BATESVILLE, Ark. – August 5, 2015 – Seven inventive curriculum projects conceived by Batesville educators will be implemented through $15,000 in grants provided by the Fifth Annual Citizens Bank Education Initiative for the Batesville School District.
Since 2011, Batesville educators have benefited from $75,000 in bank grants to implement ideas and projects that otherwise might have gone unfunded. Citizens Bank now has committed $115,000 in Education Initiative grants over the past five years to area teachers in the Batesville, Cedar Ridge, Midland, Mountain View and Southside school districts.
“These grants are well-deserved recognition for exceptional teachers who develop innovative ideas to further their curriculum,” said Phil Baldwin, Citizens Bank President and Chief Executive Officer. “We continue to be impressed each year by their creativity and their commitment to educating our children.”
A panel representing the Social Sciences and Teacher Education divisions at Lyon College selected this year’s recipient projects from all of the grant applications. The panel reviews each project anonymously and then determines the amount of each grant.
This year’s Batesville grant recipients, announced at an awards banquet Monday night at Elizabeth’s Restaurant, are:
- "ID Global Classroom,” a project developed by Jeanne Roepcke, Technology and Computer Aided Design (CAD) teacher at Batesville High School, received a $5,000 grant to develop a global online classroom to interact with high school students in a village in Romania. Ms. Roepcke was assisted on the grant and will be assisted on the project by Lori Campbell, EAST Lab coordinator at Sulphur Rock Magnet. Through the purchase of three laptop computers, a 3-D printer and related equipment, EAST Lab students in Batesville plan to teach the sophisticated CAD software to Romanian students who normally would not have access to such instruction or technology.
- “Grow Our Library,” created by educator Lorrie McClure, was approved for nearly $2,700 in funding to provide a library for the Batesville Early Learning & Enrichment Center. In her application, Ms. McClure said the center annually serves about 750 of the school district’s “earliest and most high need readers.” With the grant funds, she will purchase quality books, and promote the library as a resource for both parents and students.
- “Project-Based Learning Through Kinesthetic Labs” was allocated more than $2,600 to help acquire interactive whiteboard software and equipment, a camcorder and cameras to develop hands-on activities that integrate core academic subjects and physical activity for Kindergarten through 6th Grade students at Eagle Mountain Magnet. The project was proposed by Gloria Brown, Tina Fowler, Julie Grace, Susan Parker and Wendy Stanfield.
- “Book by Book: Students, Reading, Discussing, Meeting & Greeting,” designed by Tammy Gillmore of Batesville High School, will form a Student Book Club that will read, as a group, one young adult book per month, and then create a video discussion of that book for presentation to literacy teachers. The project’s funding of more than $1,600 will help students who currently read below grade level and encourage them to read independently.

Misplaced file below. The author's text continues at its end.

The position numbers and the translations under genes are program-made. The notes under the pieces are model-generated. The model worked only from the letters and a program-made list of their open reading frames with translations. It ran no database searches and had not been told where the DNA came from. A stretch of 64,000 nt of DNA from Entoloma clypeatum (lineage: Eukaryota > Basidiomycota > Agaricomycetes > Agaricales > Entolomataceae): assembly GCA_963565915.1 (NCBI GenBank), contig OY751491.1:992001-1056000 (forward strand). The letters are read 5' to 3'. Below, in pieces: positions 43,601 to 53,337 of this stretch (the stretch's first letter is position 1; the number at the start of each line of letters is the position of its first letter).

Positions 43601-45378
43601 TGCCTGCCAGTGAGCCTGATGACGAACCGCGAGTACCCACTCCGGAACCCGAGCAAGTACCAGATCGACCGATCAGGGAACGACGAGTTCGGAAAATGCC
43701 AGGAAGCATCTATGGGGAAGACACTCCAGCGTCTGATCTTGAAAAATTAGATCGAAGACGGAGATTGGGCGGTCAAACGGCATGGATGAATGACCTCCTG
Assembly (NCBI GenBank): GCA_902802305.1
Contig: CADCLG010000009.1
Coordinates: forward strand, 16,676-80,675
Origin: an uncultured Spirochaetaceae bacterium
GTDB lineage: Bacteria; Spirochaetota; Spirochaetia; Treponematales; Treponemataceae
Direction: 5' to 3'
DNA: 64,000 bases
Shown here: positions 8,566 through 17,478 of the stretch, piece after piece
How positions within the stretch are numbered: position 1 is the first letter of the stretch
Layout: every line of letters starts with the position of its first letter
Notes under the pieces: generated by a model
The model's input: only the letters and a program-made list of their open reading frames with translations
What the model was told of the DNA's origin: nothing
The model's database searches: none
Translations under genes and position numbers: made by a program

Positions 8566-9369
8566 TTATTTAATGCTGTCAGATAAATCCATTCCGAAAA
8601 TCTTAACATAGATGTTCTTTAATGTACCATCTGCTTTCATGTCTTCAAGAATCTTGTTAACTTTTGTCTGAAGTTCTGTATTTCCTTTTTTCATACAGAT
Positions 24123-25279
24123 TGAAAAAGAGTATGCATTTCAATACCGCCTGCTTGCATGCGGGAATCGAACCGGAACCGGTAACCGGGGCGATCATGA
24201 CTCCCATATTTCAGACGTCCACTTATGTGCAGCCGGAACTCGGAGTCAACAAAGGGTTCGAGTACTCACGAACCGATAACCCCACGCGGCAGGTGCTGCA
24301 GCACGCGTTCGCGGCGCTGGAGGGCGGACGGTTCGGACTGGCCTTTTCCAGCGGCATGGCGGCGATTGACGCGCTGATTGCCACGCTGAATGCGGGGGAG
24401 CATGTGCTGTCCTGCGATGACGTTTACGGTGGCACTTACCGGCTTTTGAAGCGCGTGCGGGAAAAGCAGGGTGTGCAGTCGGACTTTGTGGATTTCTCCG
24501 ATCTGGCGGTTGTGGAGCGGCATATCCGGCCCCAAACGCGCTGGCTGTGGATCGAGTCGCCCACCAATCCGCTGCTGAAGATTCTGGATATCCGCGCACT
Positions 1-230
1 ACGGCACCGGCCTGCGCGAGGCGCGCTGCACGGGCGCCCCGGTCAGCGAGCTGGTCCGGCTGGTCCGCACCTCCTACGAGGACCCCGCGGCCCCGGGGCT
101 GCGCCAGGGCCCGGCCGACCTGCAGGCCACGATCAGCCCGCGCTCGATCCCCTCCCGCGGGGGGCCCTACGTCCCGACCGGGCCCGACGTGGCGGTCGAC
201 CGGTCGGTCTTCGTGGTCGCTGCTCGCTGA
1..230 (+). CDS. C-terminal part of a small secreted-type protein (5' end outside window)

- “Make Your Mark!” is a project that will receive nearly $1,100 to allow Sandra Malone to provide concentrated writing lessons to English as a Second Language students in Grades 3-6 at West Magnet. This instruction will allow ESL students in each grade to collaborate on writing, illustrating and publishing their own grade level book, which will then be presented to families, teachers, students and community members.
- “Building Background Knowledge: One Book at a Time,” conceived by Carlie Qualls, a Fifth Grade Literacy teacher at Eagle Mountain Magnet, will use a $1,000 grant to purchase books to provide background knowledge to support the four modules contained within the school district’s new literacy curriculum. Goals of the project include increasing students’ domain-specific vocabulary and their prior knowledge of each module, and improving their oral communications skills.
- “Encouraging Higher Order Thinking Through STEM,” developed by Central Magnet First Grade teachers Jessica Dockins and Katie Jackson, will receive nearly $1,000 to purchase four STEM (Science, Technology, Engineering and Mathematics) kits and related equipment. STEM Education is a process for teaching meant to help students make sense of the world around them, and take charge of their learning.
About Citizens Bank
Citizens Bank was founded in 1953 by business and civic leaders to serve the financial needs of middle income families and small businesses. Citizens Bank works to improve the quality of life for all community residents by promoting educational opportunities, economic growth and innovative civic partnerships.
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Creative curriculum concepts provided Education Initiative grants for (from left) Lori Campbell, Jeanne Roepcke, Tammy Gillmore, Jessica Dockins and Katie Jackson.
Among the recipients of Citizens Bank Education Initiative grants were (from left) Carlie Qualls, Tina Fowler, Susan Parker, Wendy Stanfield, Lorrie McClure and Sandra Malone.